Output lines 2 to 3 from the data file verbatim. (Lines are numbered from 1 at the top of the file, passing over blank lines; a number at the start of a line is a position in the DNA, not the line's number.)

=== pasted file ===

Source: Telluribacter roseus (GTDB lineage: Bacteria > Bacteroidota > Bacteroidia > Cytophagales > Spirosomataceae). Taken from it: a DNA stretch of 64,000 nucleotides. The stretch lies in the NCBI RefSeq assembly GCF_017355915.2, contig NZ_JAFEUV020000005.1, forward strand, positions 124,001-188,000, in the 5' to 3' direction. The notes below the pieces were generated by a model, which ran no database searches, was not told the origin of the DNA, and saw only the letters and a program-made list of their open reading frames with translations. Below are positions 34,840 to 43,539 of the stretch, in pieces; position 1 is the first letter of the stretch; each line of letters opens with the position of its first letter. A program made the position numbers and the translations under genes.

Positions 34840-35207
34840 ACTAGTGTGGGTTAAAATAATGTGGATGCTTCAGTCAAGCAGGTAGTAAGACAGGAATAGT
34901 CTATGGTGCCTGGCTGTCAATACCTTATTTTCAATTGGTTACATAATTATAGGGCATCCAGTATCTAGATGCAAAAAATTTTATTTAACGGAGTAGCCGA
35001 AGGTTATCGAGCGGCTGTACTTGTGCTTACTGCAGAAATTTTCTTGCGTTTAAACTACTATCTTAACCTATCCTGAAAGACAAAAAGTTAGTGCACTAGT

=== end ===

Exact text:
Positions 34840-35207
34840 ACTAGTGTGGGTTAAAATAATGTGGATGCTTCAGTCAAGCAGGTAGTAAGACAGGAATAGT